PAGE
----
Happy birthday Undertale! I know, I’m late, really late, but I’ve been debating if I should write on Undertale. On one hand, every reviewer and their dog has written on it, on the other hand, I’d rather review the fans than the game.
It doesn’t even feel like a year ago that the internet got a hold of this game to argue about. This was the new ‘Final fantasy 7 or 10’ debate. The new ‘Jak or Ratchet’. I haven’t seen people this divided on if a game was good or bad since- well, ever! Not even Five Nights At Freddy’s had this kind of split. Adored by the fans and hated even harder by the haters, Undertale split the internet.
A Short Look at Undertale.
Undertale, for those among us who have missed it (kudos, that’s a difficult task) is a pixel based RPG with the premise that unlike other games, no one has to die. The mechanics are simple, explore and move through the world, occasionally engaging in combat with monsters who inhabit the world. You are given the choice to either attack, act or flee during combat and the fights all have this gorgeously unique feeling. All monsters you engage with are individual characters so any actions taken with them are approached in different ways.
It’s easy enough to write a whole article on why this game succeeded; the humour is the kind that the internet loves, it presents new interesting mechanics (only if you’ve never played JRPG’s), it’s very similar in style to another popular game Earthbound, which gave a lot of us incredible nostalgia.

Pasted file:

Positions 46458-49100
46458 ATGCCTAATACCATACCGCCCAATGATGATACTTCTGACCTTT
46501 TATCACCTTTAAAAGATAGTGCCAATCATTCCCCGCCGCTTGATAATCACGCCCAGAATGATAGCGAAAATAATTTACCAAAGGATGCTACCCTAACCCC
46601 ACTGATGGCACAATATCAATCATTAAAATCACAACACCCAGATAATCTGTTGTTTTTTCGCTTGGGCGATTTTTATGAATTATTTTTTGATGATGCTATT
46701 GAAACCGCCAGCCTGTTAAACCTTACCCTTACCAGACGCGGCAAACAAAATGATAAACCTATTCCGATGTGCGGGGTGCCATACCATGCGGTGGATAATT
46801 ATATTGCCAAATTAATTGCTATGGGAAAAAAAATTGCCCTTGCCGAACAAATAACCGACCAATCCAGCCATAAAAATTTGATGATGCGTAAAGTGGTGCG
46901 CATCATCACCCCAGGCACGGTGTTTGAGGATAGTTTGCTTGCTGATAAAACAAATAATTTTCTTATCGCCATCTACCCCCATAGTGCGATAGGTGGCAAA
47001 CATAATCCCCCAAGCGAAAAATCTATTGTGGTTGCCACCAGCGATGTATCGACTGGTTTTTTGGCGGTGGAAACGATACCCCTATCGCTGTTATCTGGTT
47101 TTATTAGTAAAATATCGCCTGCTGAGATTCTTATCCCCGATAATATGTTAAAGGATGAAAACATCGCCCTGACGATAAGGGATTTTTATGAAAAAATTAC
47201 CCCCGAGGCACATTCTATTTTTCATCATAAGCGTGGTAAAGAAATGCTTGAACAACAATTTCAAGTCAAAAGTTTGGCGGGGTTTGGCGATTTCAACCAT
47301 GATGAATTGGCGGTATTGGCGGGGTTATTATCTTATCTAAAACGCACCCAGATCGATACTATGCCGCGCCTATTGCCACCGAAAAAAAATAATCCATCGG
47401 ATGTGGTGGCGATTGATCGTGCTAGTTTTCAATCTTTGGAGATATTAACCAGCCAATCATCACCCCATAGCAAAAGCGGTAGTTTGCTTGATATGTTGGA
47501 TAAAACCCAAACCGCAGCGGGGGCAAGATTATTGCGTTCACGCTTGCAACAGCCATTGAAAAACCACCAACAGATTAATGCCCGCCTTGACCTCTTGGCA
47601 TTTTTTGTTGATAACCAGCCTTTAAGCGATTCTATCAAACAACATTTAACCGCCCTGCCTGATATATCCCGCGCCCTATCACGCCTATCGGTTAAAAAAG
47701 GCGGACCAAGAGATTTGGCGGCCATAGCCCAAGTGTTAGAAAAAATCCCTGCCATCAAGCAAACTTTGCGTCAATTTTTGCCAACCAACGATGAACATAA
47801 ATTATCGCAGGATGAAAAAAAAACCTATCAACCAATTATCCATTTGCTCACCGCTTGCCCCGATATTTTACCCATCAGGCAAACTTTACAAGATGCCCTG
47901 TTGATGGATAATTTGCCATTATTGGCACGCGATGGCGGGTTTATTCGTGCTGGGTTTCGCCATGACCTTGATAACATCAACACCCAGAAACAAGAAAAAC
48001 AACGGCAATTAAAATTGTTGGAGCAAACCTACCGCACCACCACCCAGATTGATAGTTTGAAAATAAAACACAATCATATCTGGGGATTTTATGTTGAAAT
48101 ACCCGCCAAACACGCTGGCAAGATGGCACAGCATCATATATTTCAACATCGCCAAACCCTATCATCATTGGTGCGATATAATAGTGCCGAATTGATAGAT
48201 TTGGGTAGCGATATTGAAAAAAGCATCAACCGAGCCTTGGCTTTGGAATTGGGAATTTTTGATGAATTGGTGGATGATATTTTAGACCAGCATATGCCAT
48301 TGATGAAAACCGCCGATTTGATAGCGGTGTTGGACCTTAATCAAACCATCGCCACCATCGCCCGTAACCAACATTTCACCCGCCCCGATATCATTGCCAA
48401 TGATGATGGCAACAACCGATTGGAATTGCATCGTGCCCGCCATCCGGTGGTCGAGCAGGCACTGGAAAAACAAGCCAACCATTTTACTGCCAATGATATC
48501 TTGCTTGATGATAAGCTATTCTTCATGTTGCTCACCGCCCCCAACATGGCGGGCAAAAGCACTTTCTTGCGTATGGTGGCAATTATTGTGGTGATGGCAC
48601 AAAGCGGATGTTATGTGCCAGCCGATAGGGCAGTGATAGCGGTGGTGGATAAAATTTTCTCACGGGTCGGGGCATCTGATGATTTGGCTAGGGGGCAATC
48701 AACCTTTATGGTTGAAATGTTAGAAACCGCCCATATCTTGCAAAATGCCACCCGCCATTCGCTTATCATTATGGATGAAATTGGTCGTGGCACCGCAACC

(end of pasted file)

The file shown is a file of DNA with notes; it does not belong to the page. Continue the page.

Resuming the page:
These views have all been written on, at least a dozen times each. There is no opinion on Undertale that has not been screamed across the internet and no one needs mine added to it. No, what I’m looking into, my personal interest here; how did this popularity end up effecting Undertale a year on?
A Sudden Rise to Fame.
At first glance, this is great! Instant fame, popularity, millions of sales; that’s gotta feel good right? I’ll let you in on a little secret about us games designers; we’re anxious skittish creatures. I’m not Toby Fox, I can’t speak personally for him, but that’s gotta be overwhelming. The pressure to continue producing such incredibly well selling and beloved content is high. Do you stop your career now you’ve hit it big? Do you keep trying with the knowledge that there will always be people who preferred your earlier work? Have we killed the chance of getting Toby to keep producing work?